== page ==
There are three NT properties quite close to our Bromsgrove home: Hanbury Hall (our ‘regular’), Croome Park (a little further south, near Worcester), and Coughton Court, just 10 miles away in Warwickshire, east beyond Redditch. And each has its bluebell wood. But the one at Coughton is just a little special, composed almost in its entirety of the native English species, Hyacinthoides non-scripta. Very little if any of your invasive Spanish bluebell (Hyacinthoides hispanica) here.

The bluebell is such an iconic woodland species. Just imagine that blue carpet spreading under the wood’s leafy canopy. And at Coughton, the bluebells are mixed in places with cow parsley (Anthriscus sylvestris) and red campion (Silene dioica).

The native bluebell’s future is threatened in many places because of the spread of the Spanish bluebell that is widely grown in gardens. When garden waste is dumped irresponsibly then bulbs can be discarded as well. It hybridises readily with the native species, and once that has happened, stands of native bluebells are irrevocably changed.

We arrived at Coughton just on 11:00 (opening time) and the car parks were already filling up. I think everyone had the same idea: a walk through the bluebell wood, around the gardens, or the various walks around the estate. We made our first visit to Coughton Court in 2013, and then again in June last year when I was recovering from my accident.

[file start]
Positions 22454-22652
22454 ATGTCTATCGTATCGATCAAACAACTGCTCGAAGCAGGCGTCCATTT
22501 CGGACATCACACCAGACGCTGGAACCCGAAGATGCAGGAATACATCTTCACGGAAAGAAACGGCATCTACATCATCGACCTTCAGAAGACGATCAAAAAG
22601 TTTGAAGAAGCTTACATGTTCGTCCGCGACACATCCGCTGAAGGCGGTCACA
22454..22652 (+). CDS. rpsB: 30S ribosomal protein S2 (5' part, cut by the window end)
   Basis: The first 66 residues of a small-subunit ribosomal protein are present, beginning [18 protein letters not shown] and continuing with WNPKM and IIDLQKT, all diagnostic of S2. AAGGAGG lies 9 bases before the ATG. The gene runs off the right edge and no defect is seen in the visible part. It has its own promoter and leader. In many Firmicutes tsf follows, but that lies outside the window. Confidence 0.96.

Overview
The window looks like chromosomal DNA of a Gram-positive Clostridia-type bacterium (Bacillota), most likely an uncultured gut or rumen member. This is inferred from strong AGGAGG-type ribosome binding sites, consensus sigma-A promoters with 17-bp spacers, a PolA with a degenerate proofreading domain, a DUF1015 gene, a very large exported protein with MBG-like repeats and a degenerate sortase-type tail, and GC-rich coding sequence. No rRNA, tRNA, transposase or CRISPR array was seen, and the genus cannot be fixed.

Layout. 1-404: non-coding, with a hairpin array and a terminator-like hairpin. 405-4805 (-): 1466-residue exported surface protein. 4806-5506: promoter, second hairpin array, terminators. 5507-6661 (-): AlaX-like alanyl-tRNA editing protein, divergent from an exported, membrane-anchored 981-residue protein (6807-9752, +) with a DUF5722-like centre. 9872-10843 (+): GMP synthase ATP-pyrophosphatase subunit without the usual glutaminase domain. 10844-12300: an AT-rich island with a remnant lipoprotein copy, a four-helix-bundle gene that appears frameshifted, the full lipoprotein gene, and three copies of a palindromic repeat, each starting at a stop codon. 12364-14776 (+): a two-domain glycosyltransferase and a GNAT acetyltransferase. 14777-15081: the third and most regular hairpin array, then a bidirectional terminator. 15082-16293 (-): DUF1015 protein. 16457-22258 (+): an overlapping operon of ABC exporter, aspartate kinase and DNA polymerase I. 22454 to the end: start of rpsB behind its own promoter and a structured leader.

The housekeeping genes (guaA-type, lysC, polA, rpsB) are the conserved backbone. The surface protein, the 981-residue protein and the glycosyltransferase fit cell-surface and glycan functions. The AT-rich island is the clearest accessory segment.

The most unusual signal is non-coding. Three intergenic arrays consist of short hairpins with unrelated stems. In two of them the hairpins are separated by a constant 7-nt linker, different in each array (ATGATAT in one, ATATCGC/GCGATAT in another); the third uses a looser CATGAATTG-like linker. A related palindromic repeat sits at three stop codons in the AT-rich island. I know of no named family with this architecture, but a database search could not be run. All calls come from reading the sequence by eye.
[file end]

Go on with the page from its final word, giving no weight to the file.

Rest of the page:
Our walk took us around the bluebell wood, along the River Arrow (lots of ramsoms here, Allium ursinum), around the bog garden that is just beginning to come to life (the Gunnera will be spectacular later on in the season, although it and other plants had taken a slight hit from a frost overnight), and finally round the walled garden.

And for little boys, there were plenty of opportunities for fun besides looking at—but not picking—bluebells.

In front of the entrance to the hall the gardeners had planted a beautiful display of tulip beds, and along the newly-raked gravel paths around the lawn, the trees stood like soldiers at attention, having received a recent ‘haircut’ in readiness for summer visitors.